produced M10 Wolverine. In the center is an M18 Hellcat built in
Flint, MI by the Buick Motor Car Division of GM. On the end is a M36. This originally was built as
a M10A1 Wolverine at either
Ford's Highland Park, MI plant, or Fisher Body's Grand Blanc, MI tank
arsenal. It was later converted into the
M36 which replaced the 3 inch main gun with a more powerful 90mm cannon.
The nose section of the B-29 "Enola Gay".
This is one of the most famous, or infamous aircraft of all time, being
the first bomber to drop a nuclear weapon. The B-29 is not a WWII
weapon that one would normally associate with the American auto
industry. The eighteen foot long nose section of the fuselage that
has the name "Enola Gay" painted on it was built by Chrysler DeSoto
Division in Detroit, MI. Author's photo.
With the exception of the wing center
section, all of the other major wing, fuselage, and control surface
sections were built by the US Auto Industry. These companies were
Briggs, Chrysler, Firestone, Hudson, Goodrich, Goodyear, and
Libby-Owens-Ford. Several Fisher Body Divisions, along with
seventeen component divisions of GM, supplied components. Dodge
supplied the engines. For the complete story, please see the
dedicated B-29 page above. Author's photo.
This JB-2 "Loon" cruise missile is another
weapon one would not associate with the US Auto Industry. Willys-Overland,
better known for its production of Jeeps during WWII, built America's
first cruise missile in Toledo, OH under contract from Republic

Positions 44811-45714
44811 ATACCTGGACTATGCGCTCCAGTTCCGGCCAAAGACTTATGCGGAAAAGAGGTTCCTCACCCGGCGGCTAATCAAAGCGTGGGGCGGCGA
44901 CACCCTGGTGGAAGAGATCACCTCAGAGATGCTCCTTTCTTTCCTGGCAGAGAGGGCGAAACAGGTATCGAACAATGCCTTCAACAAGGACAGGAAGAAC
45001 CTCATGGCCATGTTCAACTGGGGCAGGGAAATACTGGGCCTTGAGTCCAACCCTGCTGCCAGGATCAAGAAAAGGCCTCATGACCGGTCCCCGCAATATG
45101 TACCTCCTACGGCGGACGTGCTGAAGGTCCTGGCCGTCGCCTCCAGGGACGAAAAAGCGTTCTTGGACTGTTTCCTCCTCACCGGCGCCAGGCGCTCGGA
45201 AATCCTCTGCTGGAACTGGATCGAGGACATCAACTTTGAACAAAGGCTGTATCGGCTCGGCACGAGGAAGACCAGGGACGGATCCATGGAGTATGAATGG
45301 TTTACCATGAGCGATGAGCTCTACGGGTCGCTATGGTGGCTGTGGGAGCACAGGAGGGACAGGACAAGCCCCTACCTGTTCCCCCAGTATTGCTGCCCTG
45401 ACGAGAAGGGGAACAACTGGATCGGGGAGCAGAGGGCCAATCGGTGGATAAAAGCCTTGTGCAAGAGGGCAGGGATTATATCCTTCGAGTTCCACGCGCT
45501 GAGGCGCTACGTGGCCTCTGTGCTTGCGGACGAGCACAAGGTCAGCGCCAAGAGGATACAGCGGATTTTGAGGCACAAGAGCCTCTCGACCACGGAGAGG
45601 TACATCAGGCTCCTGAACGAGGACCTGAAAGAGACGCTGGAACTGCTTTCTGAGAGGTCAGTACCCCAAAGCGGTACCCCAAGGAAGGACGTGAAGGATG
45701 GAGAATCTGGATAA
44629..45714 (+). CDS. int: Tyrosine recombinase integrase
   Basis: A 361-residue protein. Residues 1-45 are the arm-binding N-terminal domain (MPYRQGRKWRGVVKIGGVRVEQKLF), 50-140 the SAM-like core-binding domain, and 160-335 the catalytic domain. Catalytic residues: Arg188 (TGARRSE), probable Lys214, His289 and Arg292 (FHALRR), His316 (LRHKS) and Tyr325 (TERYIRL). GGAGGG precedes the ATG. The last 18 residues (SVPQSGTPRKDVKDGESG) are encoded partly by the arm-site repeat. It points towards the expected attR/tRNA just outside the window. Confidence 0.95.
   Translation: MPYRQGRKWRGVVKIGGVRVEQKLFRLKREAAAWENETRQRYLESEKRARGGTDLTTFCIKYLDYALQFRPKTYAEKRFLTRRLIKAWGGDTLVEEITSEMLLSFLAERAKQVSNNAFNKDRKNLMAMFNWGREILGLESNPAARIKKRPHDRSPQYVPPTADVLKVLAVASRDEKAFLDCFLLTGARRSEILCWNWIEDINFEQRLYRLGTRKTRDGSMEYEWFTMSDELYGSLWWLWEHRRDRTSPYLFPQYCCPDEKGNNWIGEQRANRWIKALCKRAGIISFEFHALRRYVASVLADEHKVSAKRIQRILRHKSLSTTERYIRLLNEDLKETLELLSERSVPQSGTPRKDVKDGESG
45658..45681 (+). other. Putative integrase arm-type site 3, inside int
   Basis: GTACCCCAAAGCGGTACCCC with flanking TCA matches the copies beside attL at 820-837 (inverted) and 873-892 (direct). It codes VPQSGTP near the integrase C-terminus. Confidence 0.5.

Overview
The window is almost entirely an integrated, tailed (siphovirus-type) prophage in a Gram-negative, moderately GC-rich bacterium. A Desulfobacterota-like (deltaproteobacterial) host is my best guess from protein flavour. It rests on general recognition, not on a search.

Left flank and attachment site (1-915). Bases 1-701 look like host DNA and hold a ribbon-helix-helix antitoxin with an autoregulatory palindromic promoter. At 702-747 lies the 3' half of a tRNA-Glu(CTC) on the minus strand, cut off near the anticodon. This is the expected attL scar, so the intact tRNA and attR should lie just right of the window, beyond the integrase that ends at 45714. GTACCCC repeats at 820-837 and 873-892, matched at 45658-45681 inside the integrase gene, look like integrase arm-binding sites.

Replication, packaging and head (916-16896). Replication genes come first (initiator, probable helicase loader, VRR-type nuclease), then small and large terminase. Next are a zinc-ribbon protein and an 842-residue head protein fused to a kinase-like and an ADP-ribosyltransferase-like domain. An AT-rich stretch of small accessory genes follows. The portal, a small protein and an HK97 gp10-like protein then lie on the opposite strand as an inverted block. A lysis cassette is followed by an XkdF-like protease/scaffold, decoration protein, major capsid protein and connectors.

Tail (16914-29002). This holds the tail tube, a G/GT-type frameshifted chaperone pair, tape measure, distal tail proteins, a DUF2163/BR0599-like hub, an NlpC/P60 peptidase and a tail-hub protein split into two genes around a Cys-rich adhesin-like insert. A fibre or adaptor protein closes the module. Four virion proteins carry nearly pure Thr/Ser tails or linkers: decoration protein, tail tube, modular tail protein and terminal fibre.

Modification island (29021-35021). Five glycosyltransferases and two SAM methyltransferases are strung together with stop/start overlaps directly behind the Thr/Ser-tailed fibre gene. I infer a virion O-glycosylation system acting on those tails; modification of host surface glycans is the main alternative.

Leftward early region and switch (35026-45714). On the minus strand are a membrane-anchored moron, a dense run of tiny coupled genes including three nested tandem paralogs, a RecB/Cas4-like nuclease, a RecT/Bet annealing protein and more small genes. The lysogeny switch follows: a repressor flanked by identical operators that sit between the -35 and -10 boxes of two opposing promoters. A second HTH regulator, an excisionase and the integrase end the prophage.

Aviation. The engine was built by the Ford Motor Car Company.
The JB-2 was a reverse engineered copy of the German V-1 "Buzz Bomb".
It was intended for use by the US Navy in the invasion of Japan.
Pontiac Motor Car Division built aerial
launched torpedoes at its facilities in Pontiac, MI. Pontiac's
plant 11, which manufactured the torpedoes, was the first US automaker
to receive the Navy "E" award in January, 1942. Author's photo.
Here is another unusual product not
typically identifiable with the US Auto Industry. This is a
SCR-584 anti-aircraft radar unit. Chrysler produced 2,098 radar
antenna mounts and parabolic antennas; and then installed them in
the ten- ton Freufauf built trailer. The radar antenna mount
stowed inside the trailer for travel. It dropped straight down to
where the table and mannequin are located. Note the cables on the
wall have slack in them, to allow for the up and down movement of the
antenna unit. This photo was taken at the National Electronics
Museum in the Baltimore, MD area, which exhibits a history of the former
Westinghouse Electronics Division (now Northrop-Grumman) located in the
area. Westinghouse installed the electronics within the trailer
after receiving it from Chrysler. Author's photo added 10-7-2016.
When World War Two ended, Nash-Kelvinator
had built more helicopters than the American aviation industry. It
built the most advanced Sikorsky Helicopter design of the war, the R-6A
Hoverfly II, which can be seen at the National Museum of the US Air
Force in Dayton, OH. Author's photo.
Graham-Paige built LVT-1's, like this one
displayed in the main lobby of the National Museum of the USMC in
Quantico, VA. This diorama depicts the LVT-1 going over a log
barrier on Tarawa. Author's photo.
Yes, this is a photo of a replica of the
first atomic bomb dropped during WWII. It is located at the
National Museum of the US Air Force. Chrysler delivered 1,000
railroad cars of equipment for the diffusion using hexafluoride gas to
separate U-235 from U-238 at Oak Ridge, TN (The Secret City.) during
WWII. Author's photo.
The Cleveland Diesel Division of General
Motors of Cleveland, OH supplied half of the diesel engines installed in
the US submarine fleet of WWII. Today the WWII era submarine USS
Cod can be seen along the waterfront in Cleveland, OH. One of the
four Cleveland Diesels Engines on the submarine is operational.
The 40 mm cannon gun mount on the deck of the USS Cod
was built by Firestone Tire and Rubber Company. Author's photo.
Last revision date: 3-16-2017
Original publication date: 8-30-2013